Ricardo Saenz's generals
Date: May 14, 1998
Time: 1:00 pm
Place: 802 (Stein's office)
Topics: Harmonic Analysis and Partial Differential Equations
Committee: Stein (C), Fefferman and Browder
Algebra
B: Prove that the center of a group of order p^r (p=prime) is not trivial.
B: What is the Jordan canonical form?
B: In what kind of field every matrix can be written in this form?
B: What can we say in the case of a quadratic form? I said that the matrix
can be diagonalized.
B: What else? -I didn't quite understand this question at first, but I
finally got to the point that after a change of variables the diagonal
elements can be put as 1, -1 or 0.
Complex Analysis
S: Give an example of a holomorphic function whose zeros are (only) the
nonpositive integers. -I said that 1/gamma function, and gave the product
expansion.
S: Why does this product converges?
S: Now an example of a function whose zeros are all the integers. -Sin (Pi x)
S: What is the relation between this function and the gamma function?
S: How can you prove it? -I said that one uses the functional equation of
the gamma function, and that was enough. They didn't want to see the
details.
F: Do you know an integral form of the gamma function?
S: Where does this integral converges?
S: How can you extend this function (starting from the integral form) to the
complex plane?
S: State the Riemann mapping theorem? -They did't ask me for the proof, but
Stein asked if a I knew the original proof by Riemann (this was based in
PDE, and one of my topics was PDE!). I said that I haven't seen it before,
and he explained to me what his ``proof'' (Riemann's proof wasn't precise)
was.
B: (Kind of an extra question) How would you proof the Fundamental Theorem of
Calculus?
Me: ???
F&S: Do you mean of algebra?
B: Yes! Of algebra! -I said using Liouville's theorem.
B: Do you know a proof using topology? -He was kidding, and didn't ask me for
the proof.
Harmonic Analysis
Stein and Fefferman asked me what I have studied.
F: If you know that Laplacian(u) = f, how can you calculate all the second
derivatives of u? -I gave the expression using the Riesz transforms.
After this question, I said a few things about boundedness of singular
integrals, differentiability, and continuity. During this discussion, Stein
asked me what can we say of a function whose all L^p derivatives exists.
In this case the function is almost everywhere equal to a continuous function.
S: Is the Hilbert transform of a continuous function continuous? -No
F: Do you know any example? -I didn't remember an example of this. Fefferman
then help to find one, after some trial and error (Fefferman started
wondering if he himself would pass the exam).
S: You mentioned spherical harmonics (I did when I was asked what I have
studied). What is the relation between spherical harmonics and Bessel
functions?
S: Write an expression for the Bessel function (anyone you know). -I didn't
remember any!! But Fefferman said he didn't remember either, and so I was
safe. Stein gave the integral form.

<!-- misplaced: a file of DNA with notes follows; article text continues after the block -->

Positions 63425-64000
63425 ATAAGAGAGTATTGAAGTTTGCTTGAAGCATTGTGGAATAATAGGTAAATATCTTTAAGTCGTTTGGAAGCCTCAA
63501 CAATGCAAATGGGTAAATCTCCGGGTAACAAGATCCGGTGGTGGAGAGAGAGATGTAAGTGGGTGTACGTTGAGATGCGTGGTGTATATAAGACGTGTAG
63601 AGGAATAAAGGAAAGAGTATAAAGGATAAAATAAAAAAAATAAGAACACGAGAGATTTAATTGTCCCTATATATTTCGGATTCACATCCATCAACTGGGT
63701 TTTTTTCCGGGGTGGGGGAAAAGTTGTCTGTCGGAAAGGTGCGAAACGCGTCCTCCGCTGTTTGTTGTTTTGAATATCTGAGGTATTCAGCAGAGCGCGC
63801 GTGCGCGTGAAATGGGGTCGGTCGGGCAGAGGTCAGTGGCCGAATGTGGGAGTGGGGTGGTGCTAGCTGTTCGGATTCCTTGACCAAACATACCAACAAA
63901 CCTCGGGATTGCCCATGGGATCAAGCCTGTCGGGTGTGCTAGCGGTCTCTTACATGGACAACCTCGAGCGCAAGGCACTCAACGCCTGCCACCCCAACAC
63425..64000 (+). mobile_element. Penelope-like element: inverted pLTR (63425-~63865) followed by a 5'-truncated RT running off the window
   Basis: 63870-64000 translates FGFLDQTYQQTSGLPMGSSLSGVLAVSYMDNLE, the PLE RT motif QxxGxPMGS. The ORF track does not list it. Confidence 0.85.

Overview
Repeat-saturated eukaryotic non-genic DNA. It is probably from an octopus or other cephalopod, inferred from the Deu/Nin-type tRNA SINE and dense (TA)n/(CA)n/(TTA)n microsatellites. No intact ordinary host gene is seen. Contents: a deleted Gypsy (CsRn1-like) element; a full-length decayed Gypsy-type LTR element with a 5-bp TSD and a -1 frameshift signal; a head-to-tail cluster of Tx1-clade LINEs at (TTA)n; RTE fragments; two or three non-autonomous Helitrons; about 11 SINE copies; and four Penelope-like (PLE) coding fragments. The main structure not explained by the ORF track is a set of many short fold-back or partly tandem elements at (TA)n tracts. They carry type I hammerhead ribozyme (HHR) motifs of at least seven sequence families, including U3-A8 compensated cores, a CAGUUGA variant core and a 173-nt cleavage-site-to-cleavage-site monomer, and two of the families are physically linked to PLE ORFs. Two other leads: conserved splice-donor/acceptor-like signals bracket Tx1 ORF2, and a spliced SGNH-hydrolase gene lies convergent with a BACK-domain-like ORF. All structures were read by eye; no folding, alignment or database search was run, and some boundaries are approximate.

S: What is the behavior of this function as x->infinity? -I said it was of the
order of x^(-1/2)?
S: Do you know any way to prove this? -I said by using stationary phase
methods.
S: What is stationary phase?
PDE
Again, they (F&S) asked me what I have studied.
F: What do you know about the wave equation? -I said that one can conclude
that waves ``travel with finite velocity''.
F: Can you prove it? -I prove it with an energy argument. Stein said that he
didn't know this argument, and Fefferman commented that I was ``clearly
influenced by Klainerman'' (and I was, in the sense that he recommended me to
read Evans book, where I had found that proof).
F: Why in the wave equation we need two initial conditions (u and D_t u at
t=0), while at the Laplace equation only one (u at t=0)? -I wondered a
little bit and said that one can calculate D_t u (t=0) from the Laplace
equation.
F: HOW? -Of course, I didn't remember how (that's why I wondered a bit!). He
gave some hints until the answer came (more Fefferman's answer than mine).
S: Do you know any ``nonsolvability'' theorem? -I gave the Lewy example. I said
that if L = Lewy operator, and Lu(x,y,t) = f(t) near zero (with some
suitable regularity conditions), then f must be necessarily real analytic
near zero (as a function of t).
F: ??? -I gave an outline of how to prove it, and Stein told Fefferman that
the argument I gave was Lewy's original argument.
S: What if f is analytic? -We apply Cauchy-Kowaleskaya.
That was it. Stein asked me to live the room so that they can discuss my exam,
and after a few seconds the door was opened and ... Stein told me that I have
passed.
Remarks:
1) The committee was very nice, and they help me to get the answers that I
didn't know right away (or at all).
2) There wasn't any ``real analysis'' question, but, after all, harmonic
analysis and PDE are real analysis.
3) The exam was about 1:30 long.
4) Believe it or not, the algebra questions that I wrote above were all the
algebra questions.
5) The books I used for algebra, etc. were the standard texts. For harmonic
analysis: Stein&Weiss' Fourier Anlysis, Stein's Singular integrals and
Stein's Harmonic Analysis (only parts of it). For PDE: Folland and Evans.